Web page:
OK Im laughing as I saw this on YOUR FB page and couldnt click over fast enough—and had no idea youd shouted out to me.

    I wont hijack yer post—but I will say this:

    what you say so eloquently here (My biggest hurdle has always been self-worth and confidence. Being
    unlovable and unworthy were always my underlying fear despite being in a
    supportive relationship.) is my sole hope prayer and focus for my daughter. I just want her to know she’s amazing and enough if nothing ever changes about her. no matter what job she has or how much money she has or how she looks or…..


    July 22, 2013

    I love this! Self acceptance is more than just the word ‘fat’ or using that term at all – I know that I’ve always struggled with this and have days where I do feel “fat” from when I’ve weighed more before – after going on a weight loss journey, the hardest part is accepting yourself for all of the hard work you’ve put in despite comparison to the media etc

    Emily Sandford

    July 22, 2013

    Personally, I would see these campaigns of “real women” and always just wish I could be one of them – guess it’s part of having been over 450 pounds – the perspective of “normal” becomes super-skewed. I saw those women as gorgeous and natural – even more so than super thin models. But I wondered (and still struggle with this) if I could ever look even like these “real women” did. I’ve never had a desire to be thin. My goal size has always been a size 14 or 16 in misses, just so I could get out of plus size stores. There are certain levels of acceptable that we all hold for ourselves, and it’s interesting to look at how we see others versus how we see ourselves. I’m desensitized to the word “fat” because I’ve used it as a self descriptor for so long. It is what it is. Fat isn’t bad for me in relation to other terms. Now, you throw in descriptions like “deathfat” and “super obese” or whatever and I roll into a spiral of self hate. Those things to me mean extreme laziness, sloth, gluttony, and lack of self control (even though I know this isn’t the case for me). It’s interesting to think about, for sure.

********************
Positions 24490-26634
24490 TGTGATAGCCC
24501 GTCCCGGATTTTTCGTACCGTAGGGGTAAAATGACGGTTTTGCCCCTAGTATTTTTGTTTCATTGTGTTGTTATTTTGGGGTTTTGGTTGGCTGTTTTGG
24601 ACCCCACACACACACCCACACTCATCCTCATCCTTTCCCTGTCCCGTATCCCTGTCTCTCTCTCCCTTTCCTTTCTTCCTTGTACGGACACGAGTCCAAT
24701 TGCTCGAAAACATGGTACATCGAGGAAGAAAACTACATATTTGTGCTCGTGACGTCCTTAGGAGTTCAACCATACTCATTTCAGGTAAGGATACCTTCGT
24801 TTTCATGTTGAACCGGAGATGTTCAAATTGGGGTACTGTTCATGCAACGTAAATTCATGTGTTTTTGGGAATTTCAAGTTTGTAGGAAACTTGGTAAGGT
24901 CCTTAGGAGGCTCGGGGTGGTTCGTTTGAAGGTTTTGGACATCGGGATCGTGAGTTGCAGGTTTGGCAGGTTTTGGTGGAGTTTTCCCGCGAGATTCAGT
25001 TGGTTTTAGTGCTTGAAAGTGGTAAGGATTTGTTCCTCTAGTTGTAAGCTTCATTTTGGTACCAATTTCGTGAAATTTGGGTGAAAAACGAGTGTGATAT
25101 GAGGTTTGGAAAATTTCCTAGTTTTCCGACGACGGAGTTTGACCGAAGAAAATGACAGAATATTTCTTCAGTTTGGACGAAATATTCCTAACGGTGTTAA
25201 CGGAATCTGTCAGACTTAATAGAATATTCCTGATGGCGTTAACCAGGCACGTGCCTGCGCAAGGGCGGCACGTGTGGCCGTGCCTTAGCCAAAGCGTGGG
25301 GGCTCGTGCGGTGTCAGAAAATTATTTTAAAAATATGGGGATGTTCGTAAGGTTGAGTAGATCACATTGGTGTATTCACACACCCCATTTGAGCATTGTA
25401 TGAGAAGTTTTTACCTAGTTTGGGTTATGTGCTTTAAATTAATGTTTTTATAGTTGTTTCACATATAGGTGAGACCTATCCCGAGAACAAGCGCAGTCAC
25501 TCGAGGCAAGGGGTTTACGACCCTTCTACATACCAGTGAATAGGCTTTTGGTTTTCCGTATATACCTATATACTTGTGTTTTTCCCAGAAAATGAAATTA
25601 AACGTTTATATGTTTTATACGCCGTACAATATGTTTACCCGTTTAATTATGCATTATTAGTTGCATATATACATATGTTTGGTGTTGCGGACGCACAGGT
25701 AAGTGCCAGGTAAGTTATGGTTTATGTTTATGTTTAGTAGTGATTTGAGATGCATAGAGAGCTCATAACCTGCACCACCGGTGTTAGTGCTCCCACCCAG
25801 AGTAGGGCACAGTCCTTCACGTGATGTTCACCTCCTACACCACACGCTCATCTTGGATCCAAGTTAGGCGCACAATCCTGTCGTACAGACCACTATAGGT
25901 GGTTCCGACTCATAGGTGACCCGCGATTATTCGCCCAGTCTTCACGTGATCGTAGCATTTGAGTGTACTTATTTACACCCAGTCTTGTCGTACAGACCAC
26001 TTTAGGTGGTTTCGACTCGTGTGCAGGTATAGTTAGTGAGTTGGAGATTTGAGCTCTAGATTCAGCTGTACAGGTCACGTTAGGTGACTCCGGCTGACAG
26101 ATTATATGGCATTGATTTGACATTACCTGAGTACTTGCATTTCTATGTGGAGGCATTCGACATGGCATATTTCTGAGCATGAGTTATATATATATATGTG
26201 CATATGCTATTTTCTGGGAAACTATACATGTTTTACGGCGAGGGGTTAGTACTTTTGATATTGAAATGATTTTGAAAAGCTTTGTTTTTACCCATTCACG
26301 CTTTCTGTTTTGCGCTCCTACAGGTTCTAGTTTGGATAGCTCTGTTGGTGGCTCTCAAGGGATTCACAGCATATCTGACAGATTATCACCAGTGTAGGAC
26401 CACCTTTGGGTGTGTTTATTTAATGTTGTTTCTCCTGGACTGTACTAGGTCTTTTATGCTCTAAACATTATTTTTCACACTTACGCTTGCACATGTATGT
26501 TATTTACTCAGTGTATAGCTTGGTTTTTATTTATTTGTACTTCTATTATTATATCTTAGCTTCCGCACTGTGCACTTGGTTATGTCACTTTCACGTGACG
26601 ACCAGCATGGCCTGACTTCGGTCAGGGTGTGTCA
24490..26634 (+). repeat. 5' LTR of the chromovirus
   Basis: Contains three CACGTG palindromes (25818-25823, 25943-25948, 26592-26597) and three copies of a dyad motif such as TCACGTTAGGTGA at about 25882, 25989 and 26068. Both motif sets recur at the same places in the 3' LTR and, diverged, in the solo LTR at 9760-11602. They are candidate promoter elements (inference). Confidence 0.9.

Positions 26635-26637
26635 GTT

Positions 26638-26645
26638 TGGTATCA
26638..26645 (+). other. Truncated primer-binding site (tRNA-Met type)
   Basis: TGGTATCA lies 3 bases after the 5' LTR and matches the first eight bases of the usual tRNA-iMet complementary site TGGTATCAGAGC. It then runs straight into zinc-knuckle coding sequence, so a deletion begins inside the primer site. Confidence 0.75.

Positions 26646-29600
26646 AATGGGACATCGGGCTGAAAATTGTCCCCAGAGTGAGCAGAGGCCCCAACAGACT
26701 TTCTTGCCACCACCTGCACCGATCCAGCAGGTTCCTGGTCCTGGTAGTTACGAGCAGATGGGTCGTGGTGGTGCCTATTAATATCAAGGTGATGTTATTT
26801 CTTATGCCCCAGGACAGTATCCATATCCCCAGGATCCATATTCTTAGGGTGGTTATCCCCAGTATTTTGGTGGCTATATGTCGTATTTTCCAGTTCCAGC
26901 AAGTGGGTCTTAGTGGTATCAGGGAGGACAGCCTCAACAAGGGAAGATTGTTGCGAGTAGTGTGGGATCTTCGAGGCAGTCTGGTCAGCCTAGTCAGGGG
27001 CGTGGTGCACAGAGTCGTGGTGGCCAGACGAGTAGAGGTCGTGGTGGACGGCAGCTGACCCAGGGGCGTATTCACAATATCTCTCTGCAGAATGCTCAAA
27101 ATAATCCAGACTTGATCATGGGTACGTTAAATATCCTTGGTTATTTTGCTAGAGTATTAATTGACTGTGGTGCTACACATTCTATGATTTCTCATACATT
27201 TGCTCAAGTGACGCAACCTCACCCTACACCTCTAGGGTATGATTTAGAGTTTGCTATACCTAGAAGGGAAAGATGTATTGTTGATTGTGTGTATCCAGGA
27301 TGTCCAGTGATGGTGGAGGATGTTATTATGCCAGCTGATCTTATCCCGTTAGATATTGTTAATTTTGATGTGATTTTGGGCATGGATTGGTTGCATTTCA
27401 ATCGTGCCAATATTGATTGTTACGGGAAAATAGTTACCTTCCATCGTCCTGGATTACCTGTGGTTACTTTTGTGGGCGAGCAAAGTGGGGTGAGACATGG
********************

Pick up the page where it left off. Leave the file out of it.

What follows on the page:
July 22, 2013

      Those ads always made me think the same thing…


    July 22, 2013

    Invisible. I thought fat would make me invisible. I was really young when boys harassed me and one way to deal with it was to get fat so they would not be interested in m.


    July 22, 2013

    I laugh when you point out that so many of us were skinny in high school and didn’t even know it. I was JUST having this conversation with a woman I work with today! She was talking about how she has never thought she was pretty. She scoffs at her husband when he compliments her appearance, even. She is not fat, so she never experienced that, but I told her about how I’ve ALWAYS thought I was pretty, but I also always thought I was fat, even when I was skinny. Photographic evidence proves me to be very much incorrect about that, but it stays with me. I have no answers today, just observations.


    July 22, 2013

    FAILURE. I make “fat” mean that I am a failure….but not just failing in regards to my health. I am a failure as a mother, as a wife, as a daughter and as an employee.

    Dani Spies

    July 22, 2013

    I too could write this entire POST word for word! Fat always meant not ‘enough’ – not good enough, not pretty, not worthy, blah blah blah… and food was my attempt to symbolically ‘fill up’. Ah… the things I would say to my 16 year old self… if I had just one sentence, it would be, ‘You’re OK! – like, really, really ok!”. xo


    July 22, 2013

    It amazes me that there are people who went through the same thing I did as a kid. It is tough to get over it isn’t it? My father would tell me that it is the past & to just get over it. I’m 50 and still feel unworthy. Working on it though. Getting healthy is inside & out. Thanks for sharing the post and open letter.

    Jody R. Goldenfield

    July 22, 2013